The U.S. Geological Survey (USGS) says the number of earthquakes east of the Rocky Mountains has increased "dramatically" since 2009.

More earthquakes in these areas have coincided with the increase in oil and natural gas production from shale formations. Seismic events caused by human activity—also known as induced seismicity—are most often caused by the underground injection of wastewater produced during the oil and natural gas extraction process.

Chart from EIA shows increased number of earthquakes in Oklahoma.Chart from EIA shows increased number of earthquakes in Oklahoma.The Energy Department's Energy Information Administration (EIA) says that most induced earthquakes are small, measuring in the 3-4 magnitude range on the moment magnitude scale. These earthquakes are large enough to be felt by most people, but they do not often cause damage to structures.

In Oklahoma, where production is in areas with high water-to-hydrocarbon ratios (meaning there is more produced wastewater that must be disposed), the number of earthquakes has increased significantly since 2009.

Before 2009, Oklahoma might have experienced one to two low-magnitude earthquakes per year. Since 2014, Oklahoma has experienced one to two low-magnitude earthquakes per day, with a few instances of higher magnitude (between magnitude 5 and 6) earthquakes that caused some damage, EIA says.

In addition to the increased use of wastewater injection related to oil and natural gas production in the region, the geologic conditions in central Oklahoma are conducive to triggering seismic activity. The rock underlying the formations where disposal water is being injected in the region has existing faults that are susceptible to the changing stresses caused by fluid injection.

Without these geologic conditions, induced seismicity would be much less common. For example, induced seismicity in the Bakken region of North Dakota and Montana is relatively rare, EIA says.

The USGS and the Federal Emergency Management Agency (FEMA) issued an updated seismic hazard forecast for the central and eastern United States. This forecast attempts to estimate the chance of damage caused by earthquakes in the region of interest. The 2017 forecasted seismic rates are still significantly elevated compared with pre-2009 levels but lower than their peak in 2015.

The USGS-FEMA report says that recent earthquakes show a pattern of steadily increasing damages and losses that are primarily due to three key factors: (1) significant growth in earthquake-prone urban areas, (2) vulnerability of the older building stock, including poorly engineered non-ductile concrete buildings, and (3) an increased interdependency in terms of supply and demand for the businesses that operate among different parts of the world.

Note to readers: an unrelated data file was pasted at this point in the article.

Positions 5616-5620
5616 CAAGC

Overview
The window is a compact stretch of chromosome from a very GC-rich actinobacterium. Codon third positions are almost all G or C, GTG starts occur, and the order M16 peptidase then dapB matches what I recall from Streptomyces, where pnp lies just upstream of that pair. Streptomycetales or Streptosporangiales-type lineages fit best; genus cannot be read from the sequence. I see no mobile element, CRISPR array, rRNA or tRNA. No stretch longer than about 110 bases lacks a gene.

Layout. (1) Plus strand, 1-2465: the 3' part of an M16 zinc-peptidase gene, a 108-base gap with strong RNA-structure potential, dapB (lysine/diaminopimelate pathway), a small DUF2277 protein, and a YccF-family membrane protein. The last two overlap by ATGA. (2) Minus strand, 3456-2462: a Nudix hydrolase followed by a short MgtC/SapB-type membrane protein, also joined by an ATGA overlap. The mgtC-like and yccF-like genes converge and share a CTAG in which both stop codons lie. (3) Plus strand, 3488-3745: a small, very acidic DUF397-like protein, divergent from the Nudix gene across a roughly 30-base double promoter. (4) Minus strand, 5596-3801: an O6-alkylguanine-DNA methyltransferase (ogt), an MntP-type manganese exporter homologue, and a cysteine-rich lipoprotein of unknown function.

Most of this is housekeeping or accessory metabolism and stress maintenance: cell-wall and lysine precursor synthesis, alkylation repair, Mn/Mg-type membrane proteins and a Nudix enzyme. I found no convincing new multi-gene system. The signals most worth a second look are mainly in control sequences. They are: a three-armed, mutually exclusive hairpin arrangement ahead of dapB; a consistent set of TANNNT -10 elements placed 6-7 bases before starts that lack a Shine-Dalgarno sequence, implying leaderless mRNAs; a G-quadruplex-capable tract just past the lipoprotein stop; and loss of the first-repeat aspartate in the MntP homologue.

In the U.S., earthquake risk continues to grow with increased exposure of population and development even though the earthquake hazard has remained relatively stable except for the regions of induced seismic activity.

(Click to enlarge.) Map of potential earthquake damage for the U.S. (Click to enlarge.) Map of potential earthquake damage for the U.S. The USGS and FEMA report says the total estimated economic exposure (building stock as well as content) for the nation is approximately $59 trillion, of which over 30% comes from California, Texas, New York, and Florida.

The 10 states with highest populations exposed to very strong ground shaking levels are California, Washington, Utah, Tennessee, Oregon, South Carolina, Nevada, Arkansas, Missouri, and Illinois. Together, these states account for over 26% of the nation’s total economic exposure.

The report says that although such a level of shaking is estimated to occur relatively infrequently, it could cause significant damage and causalities. Within the central and eastern United States, the New Madrid seismic zone (NMSZ) and the Charleston South Carolina earthquake zone poses "significant" earthquake threat.

The NMSZ covers parts of eight states: Illinois, Indiana, Missouri, Arkansas, Kentucky, Tennessee, Oklahoma, and Mississippi, and together they amount to approximately 15% of the total national exposure.

The USGS report indicates that the recent decline may be related to decreased wastewater injection, because production in the region has decreased since the 2014 drop in oil prices. Actions by authorities in various states to regulate wastewater injection practices and restrict injection into the most sensitive areas may also be helping to reduce both the number and intensity of small earthquakes.

Induced seismicity is one of the many topics that will be addressed at the 2017 EIA Energy Conference. The panelists will discuss the evolution of this seismicity, the geology, economics, and regulatory frameworks associated with wastewater injection, as well as the challenges and opportunities related to managing wastewater produced from oil and natural gas production.